Urban Change and Policing: Mass Private Property Re-considered
Source: European Journal on Criminal Policy and Research, Volume 7, Number 2, 1999 , pp. 225-244(20)
This article examines a key explanation for the growth of private policing in North America and Western Europe - the influential 'mass private property' thesis (Shearing and Stenning 1981). The discussion of private policing in Western Europe still tends to be heavily influenced by theories developed in the North American context, theories which may be problematic in the contrasting legal, social and economic contexts of Western European nations. The development of more 'Eurocentric' theories has to date been inhibited by the relative paucity of empirical data on the rise of private policing in European countries. Recent research in Britain (Jones and Newburn 1998b) has begun to address this problem, and to map out some important contrasts with the North American experience. By considering these contrasts, it is possible to identify some key areas for future research on private policing in European countries and thus provide a more contextually-grounded series of explanations for what is happening to policing.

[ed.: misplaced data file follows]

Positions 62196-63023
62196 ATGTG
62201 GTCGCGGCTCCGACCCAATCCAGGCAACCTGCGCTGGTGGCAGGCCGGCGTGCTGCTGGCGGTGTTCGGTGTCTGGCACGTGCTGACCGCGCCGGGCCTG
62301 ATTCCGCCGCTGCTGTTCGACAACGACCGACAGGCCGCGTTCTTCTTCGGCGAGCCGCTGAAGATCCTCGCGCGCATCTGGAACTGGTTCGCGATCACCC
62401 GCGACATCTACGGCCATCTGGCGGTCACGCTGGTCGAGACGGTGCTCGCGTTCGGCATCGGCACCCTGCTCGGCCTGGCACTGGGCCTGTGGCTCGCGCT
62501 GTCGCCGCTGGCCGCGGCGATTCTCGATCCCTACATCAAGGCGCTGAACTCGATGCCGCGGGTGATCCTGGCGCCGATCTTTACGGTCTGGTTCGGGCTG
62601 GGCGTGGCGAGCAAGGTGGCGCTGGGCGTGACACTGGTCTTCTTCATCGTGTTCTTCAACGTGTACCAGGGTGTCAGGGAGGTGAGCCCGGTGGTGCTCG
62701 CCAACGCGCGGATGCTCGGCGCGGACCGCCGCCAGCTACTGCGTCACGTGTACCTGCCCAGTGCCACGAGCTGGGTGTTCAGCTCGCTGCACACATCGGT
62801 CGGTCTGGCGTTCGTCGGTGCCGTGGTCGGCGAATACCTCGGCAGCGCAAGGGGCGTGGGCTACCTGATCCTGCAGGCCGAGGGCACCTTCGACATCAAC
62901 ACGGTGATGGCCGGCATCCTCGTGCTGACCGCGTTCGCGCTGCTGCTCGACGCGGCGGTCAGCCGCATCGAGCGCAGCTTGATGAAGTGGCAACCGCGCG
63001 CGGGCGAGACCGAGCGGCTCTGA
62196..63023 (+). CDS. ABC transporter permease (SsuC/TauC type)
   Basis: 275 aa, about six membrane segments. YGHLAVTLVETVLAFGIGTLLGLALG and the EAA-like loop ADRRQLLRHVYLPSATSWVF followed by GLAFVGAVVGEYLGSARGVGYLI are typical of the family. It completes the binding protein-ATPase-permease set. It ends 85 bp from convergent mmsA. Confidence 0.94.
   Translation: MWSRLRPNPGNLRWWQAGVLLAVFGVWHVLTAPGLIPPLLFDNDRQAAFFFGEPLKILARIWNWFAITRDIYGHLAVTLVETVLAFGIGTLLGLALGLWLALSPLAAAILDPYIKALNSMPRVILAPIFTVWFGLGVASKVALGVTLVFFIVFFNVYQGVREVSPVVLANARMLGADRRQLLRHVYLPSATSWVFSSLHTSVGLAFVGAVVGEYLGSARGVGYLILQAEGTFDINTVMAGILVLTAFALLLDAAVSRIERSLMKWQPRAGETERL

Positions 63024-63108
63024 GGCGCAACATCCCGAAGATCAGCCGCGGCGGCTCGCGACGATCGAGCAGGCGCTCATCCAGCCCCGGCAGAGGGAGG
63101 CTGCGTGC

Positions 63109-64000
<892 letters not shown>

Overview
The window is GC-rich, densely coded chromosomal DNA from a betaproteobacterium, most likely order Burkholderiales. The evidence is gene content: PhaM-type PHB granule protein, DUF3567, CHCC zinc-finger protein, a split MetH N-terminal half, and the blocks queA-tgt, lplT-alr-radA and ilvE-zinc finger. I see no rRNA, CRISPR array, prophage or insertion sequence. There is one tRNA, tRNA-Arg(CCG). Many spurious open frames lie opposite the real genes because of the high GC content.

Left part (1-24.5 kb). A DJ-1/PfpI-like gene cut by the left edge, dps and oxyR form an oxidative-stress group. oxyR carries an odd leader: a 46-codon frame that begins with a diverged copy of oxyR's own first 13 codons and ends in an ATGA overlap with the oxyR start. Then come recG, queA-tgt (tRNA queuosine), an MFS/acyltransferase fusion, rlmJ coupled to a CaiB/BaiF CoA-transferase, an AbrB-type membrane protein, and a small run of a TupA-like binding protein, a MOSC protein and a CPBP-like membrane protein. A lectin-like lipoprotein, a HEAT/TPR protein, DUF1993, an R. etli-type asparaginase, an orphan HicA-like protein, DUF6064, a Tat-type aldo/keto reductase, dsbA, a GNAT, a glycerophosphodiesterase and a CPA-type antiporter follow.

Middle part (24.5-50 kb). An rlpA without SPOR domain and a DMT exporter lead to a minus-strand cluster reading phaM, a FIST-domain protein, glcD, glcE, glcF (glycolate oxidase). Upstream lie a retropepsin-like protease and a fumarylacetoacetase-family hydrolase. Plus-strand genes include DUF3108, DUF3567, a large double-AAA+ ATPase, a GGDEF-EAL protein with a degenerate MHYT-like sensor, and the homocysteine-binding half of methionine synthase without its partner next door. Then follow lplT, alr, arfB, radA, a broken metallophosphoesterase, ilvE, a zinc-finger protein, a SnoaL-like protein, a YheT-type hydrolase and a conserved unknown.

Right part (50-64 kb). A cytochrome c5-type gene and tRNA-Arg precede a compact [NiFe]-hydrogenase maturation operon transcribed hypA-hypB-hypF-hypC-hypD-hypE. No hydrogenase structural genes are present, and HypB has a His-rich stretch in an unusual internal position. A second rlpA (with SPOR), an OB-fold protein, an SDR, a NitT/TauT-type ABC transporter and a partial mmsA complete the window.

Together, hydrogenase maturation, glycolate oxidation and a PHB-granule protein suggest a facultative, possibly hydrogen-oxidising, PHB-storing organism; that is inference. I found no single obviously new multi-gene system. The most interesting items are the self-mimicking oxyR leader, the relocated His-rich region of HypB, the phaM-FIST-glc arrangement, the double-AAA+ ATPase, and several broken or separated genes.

Document Type: Regular paper
Affiliations: 1: School of Social Sciences, Cardiff University, 50 Park Place, Cardiff, Wales, CF1 3AT, UK E-mail: email@example.com 2: Joseph Rowntree Foundation Professor of Urban Social Policy, Department of Social Policy and Politics, Goldsmiths College, London University, London SE14 6NW, UK E-mail: firstname.lastname@example.org
Publication date: 1999-01-01